Re: [PATCH] New System call unshare (try 2)
From: Jamie Lokier
Date: Wed Oct 12 2005 - 18:54:35 EST
Janak Desai wrote:
> >> Don't allow vm unsharing if the task is performing async io
> >Why not?
> >Async ios are tied to an mm (see lookup_ioctx in fs/aio.c), which may
> >be shared among tasks. I see no reason why the async ios can't
> >continue and be waited in on in other tasks that may be using the old mm.
> >The new mm, if vm is unshared, would simply not see the outstanding
> >aios - in the same way as if a vm was unshared by fork().
> Yes, I did see that async ios are tied to an mm and that aio context is
> cleared when a new mm is created by clone/exec. It just appeared odd to
> me that a task that setup aio is unable to continue performing aio
> after unsharing mm, but the task that it was sharing mm with, can.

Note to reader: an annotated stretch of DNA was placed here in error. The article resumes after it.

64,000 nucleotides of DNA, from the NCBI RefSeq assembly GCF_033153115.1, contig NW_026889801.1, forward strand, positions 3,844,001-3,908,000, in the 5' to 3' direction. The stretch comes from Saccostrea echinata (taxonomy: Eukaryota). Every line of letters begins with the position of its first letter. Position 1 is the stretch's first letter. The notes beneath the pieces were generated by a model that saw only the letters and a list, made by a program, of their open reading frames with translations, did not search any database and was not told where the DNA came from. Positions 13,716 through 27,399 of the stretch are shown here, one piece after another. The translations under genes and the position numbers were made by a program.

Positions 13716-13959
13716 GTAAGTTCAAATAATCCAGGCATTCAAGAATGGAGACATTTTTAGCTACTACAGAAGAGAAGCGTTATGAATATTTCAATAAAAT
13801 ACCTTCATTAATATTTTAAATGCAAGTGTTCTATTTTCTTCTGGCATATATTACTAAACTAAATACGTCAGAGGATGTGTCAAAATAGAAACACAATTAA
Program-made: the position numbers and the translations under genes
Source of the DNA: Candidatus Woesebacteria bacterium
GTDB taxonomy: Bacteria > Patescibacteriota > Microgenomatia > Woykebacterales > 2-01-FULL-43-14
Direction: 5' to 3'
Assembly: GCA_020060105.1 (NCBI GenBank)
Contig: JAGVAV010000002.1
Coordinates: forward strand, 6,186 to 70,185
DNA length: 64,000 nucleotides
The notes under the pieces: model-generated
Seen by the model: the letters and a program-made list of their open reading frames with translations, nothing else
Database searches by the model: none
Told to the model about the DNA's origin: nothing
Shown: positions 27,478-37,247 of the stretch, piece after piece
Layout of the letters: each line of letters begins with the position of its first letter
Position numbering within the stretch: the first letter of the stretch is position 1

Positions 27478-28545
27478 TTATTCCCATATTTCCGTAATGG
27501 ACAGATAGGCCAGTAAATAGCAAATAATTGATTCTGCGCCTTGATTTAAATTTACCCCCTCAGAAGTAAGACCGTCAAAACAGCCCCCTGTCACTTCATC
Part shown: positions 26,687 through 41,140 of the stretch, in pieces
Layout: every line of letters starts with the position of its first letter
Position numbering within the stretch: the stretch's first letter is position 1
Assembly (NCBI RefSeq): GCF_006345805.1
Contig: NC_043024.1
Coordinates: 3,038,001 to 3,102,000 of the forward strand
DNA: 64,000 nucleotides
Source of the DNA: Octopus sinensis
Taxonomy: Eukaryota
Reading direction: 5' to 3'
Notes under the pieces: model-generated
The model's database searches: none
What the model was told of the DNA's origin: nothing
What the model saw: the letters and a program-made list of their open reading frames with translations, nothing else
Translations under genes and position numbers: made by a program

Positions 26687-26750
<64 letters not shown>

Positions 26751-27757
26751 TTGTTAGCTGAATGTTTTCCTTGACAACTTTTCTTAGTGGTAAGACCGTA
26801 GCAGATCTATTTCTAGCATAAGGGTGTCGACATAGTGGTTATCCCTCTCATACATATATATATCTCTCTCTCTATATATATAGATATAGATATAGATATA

The unshared task can do new aios, it just can't wait for ones
submitted prior to unsharing the mm. But that makes sense, because it
may not necessarily see the data written by the ones outstanding prior
to unsharing either.
It may seem odd, but think of it like this: fork() has the identical
oddness, if you see it like that. If fork() does that, then it's ok
Also this: aio is peculiar in not working with select/poll/epoll too,
forcing a program which does non-aio things to use threads and extra
context switches for the sole purpose of waiting on aios (whose reason
for existing is to reduce context switches - ironically). Thus nobody
would blame anyone for describing they way one waits for aio events
as slightly dubious :)
> I don't have any problem making this change. It's just that I wasn't
> sure about aio usage and thought it was better to not allow an mm
> unshare if aio is being performed.
As long as it's well enough defined behaviour (and it is, because
unsharing during clone/fork defines that behaviour, whatever it is),
then I say don't put in the arbitrary restriction. Someone will find
a use for it one day - not least, they may want to emulate clone() by
doing a clone that shares everything followed by unshare() (presumably
with something in between, as the reason for doing this). Ideally
that should work whatever the combination of sharing flags.
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